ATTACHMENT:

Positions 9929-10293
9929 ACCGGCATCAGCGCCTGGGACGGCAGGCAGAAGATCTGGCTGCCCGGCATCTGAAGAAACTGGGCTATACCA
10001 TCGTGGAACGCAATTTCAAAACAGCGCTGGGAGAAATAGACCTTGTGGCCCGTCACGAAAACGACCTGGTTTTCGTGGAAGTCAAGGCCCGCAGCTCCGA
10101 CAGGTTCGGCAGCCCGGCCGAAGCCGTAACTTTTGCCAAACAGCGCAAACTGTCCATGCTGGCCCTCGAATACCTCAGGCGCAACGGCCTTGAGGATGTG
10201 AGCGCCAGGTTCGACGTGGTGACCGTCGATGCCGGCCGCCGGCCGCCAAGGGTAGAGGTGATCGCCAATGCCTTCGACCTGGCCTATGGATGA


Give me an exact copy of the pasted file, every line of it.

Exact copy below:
Positions 9929-10293
9929 ACCGGCATCAGCGCCTGGGACGGCAGGCAGAAGATCTGGCTGCCCGGCATCTGAAGAAACTGGGCTATACCA
10001 TCGTGGAACGCAATTTCAAAACAGCGCTGGGAGAAATAGACCTTGTGGCCCGTCACGAAAACGACCTGGTTTTCGTGGAAGTCAAGGCCCGCAGCTCCGA
10101 CAGGTTCGGCAGCCCGGCCGAAGCCGTAACTTTTGCCAAACAGCGCAAACTGTCCATGCTGGCCCTCGAATACCTCAGGCGCAACGGCCTTGAGGATGTG
10201 AGCGCCAGGTTCGACGTGGTGACCGTCGATGCCGGCCGCCGGCCGCCAAGGGTAGAGGTGATCGCCAATGCCTTCGACCTGGCCTATGGATGA